Fast-food restaurants and “continuity errors”.


Errol Morris‘s latest blog post is a reply to some of the people who have commented on his earlier posts, and it’s a fun read. It also includes an intriguing discussion of a dissonance of sorts in his landmark documentary The Thin Blue Line (1988), between one interviewee’s reference to a certain fast-food restaurant and the appearance of an entirely different fast-food restaurant in the re-enactment of that interviewee’s testimony.

The film revolves around the question of who shot a cop by the side of the road in Texas way back in 1976. Dale Holt, an Internal Affairs investigator, says the cop and his partner had been to a Whataburger — a Texas-based fast-food chain apparently common in the southern states — mere moments before the shooting. But the actual restaurant at that location was a Burger King. So Morris had to decide which restaurant to depict in his re-enactment of that fateful night. As Morris puts it:

I had a choice: re-enact what Dale Holt said or what I knew to be the truth. Presumably, I could have chosen either. One re-enactment would be faithful to what Holt believed was the truth (to the interview), the other would be faithful to what I knew was the truth (the underlying reality).

This creates a problem for me as a filmmaker. I know what Holt says is false. It’s not a Whataburger. Should I re-enact something that is false. Or should I re-enact the truth? The problem is exacerbated by the fact that if I show the police car leaving a Burger King, there will be an inconsistency between the image and the narrative. Holt says: Whataburger. The image says: Burger King. Viewers will be disturbed, even annoyed by the discrepancy. In essence, it’s a continuity error. . . .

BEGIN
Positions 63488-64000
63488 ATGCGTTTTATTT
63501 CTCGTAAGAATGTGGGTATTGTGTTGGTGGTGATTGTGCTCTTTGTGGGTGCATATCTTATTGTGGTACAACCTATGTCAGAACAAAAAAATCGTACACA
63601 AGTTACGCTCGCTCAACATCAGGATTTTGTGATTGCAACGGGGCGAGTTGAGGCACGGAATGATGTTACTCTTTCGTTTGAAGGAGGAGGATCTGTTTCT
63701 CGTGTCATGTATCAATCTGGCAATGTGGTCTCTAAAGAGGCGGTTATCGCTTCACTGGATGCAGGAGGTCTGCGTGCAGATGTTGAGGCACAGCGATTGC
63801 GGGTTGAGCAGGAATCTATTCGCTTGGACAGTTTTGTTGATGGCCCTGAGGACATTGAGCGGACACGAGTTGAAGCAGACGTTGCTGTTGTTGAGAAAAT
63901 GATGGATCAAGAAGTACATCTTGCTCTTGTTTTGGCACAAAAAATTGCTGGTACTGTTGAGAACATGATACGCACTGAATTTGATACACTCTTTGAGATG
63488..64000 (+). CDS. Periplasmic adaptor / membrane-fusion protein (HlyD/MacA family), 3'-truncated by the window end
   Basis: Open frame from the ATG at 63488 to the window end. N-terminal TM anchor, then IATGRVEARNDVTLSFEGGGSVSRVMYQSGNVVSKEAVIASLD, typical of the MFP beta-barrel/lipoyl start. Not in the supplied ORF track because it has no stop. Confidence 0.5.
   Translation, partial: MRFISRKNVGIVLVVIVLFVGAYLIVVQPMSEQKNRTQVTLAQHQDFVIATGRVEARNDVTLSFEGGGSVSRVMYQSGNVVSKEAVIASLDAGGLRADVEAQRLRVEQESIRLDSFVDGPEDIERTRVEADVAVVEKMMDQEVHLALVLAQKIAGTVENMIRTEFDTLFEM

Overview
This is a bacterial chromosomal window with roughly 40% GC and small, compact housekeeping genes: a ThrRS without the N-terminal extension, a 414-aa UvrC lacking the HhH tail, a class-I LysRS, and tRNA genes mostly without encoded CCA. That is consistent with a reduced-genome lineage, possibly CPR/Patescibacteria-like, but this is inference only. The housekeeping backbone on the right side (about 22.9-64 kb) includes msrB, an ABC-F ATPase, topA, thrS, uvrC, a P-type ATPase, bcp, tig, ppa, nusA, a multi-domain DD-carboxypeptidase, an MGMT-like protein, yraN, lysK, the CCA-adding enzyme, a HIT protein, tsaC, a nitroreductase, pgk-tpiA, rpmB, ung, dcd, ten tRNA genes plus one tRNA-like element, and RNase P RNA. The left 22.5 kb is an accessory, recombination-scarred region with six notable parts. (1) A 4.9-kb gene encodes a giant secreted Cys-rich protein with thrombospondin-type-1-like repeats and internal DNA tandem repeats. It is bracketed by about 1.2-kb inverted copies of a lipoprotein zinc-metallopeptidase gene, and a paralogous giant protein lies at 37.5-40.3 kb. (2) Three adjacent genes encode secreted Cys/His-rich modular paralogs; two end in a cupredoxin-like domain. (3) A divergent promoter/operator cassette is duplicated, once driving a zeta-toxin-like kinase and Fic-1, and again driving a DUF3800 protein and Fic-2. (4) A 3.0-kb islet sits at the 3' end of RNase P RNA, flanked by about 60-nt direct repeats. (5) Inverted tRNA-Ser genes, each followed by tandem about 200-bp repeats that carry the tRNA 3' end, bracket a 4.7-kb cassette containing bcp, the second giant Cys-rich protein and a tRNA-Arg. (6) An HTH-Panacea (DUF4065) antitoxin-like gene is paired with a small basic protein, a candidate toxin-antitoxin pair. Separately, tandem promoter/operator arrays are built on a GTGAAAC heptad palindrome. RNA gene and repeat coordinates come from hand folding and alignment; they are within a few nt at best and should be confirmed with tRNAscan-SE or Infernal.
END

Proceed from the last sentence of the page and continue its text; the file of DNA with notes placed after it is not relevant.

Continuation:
The Whataburger/Burger King confusion may seem to be trivial, but it is at the heart of the problem of representing reality. What is more important: consistency of narrative (the absence of continuity errors) or faithfulness to the facts? In a documentary film, where an implicit claim is made about the relationship between the movie and reality, faithfulness to the facts is a central issue. . . .

Moreover, consistency vs. faithfulness is at the heart of different theories of truth: theories that stress the importance of overall consistency of a conceptual scheme (as in Duhem and Quine) vs. theories that stress the correspondence between a truth-bearing sentence and the reality it refers to (as in Tarski).

We might ask questions about the narrative in our own heads. Is it a documentary or fiction?

I love the way Morris can take a seemingly minor detail and extrapolate it into a major philosophical point. And what makes this whole tangent even better is that, as Morris notes, Dale Holt made his remark in the context of discussing the fallibility of memory — specifically the fallibility of the memory of the partner of the cop who was shot on that night. So in the course of that discussion, Holt had an incorrect memory. Fun stuff.

About Peter T. Chattaway

Peter T. Chattaway was the regular film critic for BC Christian News from 1992 to 2011. In addition to his film column, which won multiple awards from the Evangelical Press Association, the Canadian Church Press and the Fellowship of Christian Newspapers, his news and opinion pieces have appeared in such publications as Books & Culture, Christianity Today, Bible Review and the Vancouver Sun. He also contributed essays to the books Re-Viewing The Passion: Mel Gibson’s Film and Its Critics (Palgrave Macmillan, 2004) and Scandalizing Jesus?: Kazantzakis’s The Last Temptation of Christ Fifty Years on (Continuum, 2005).


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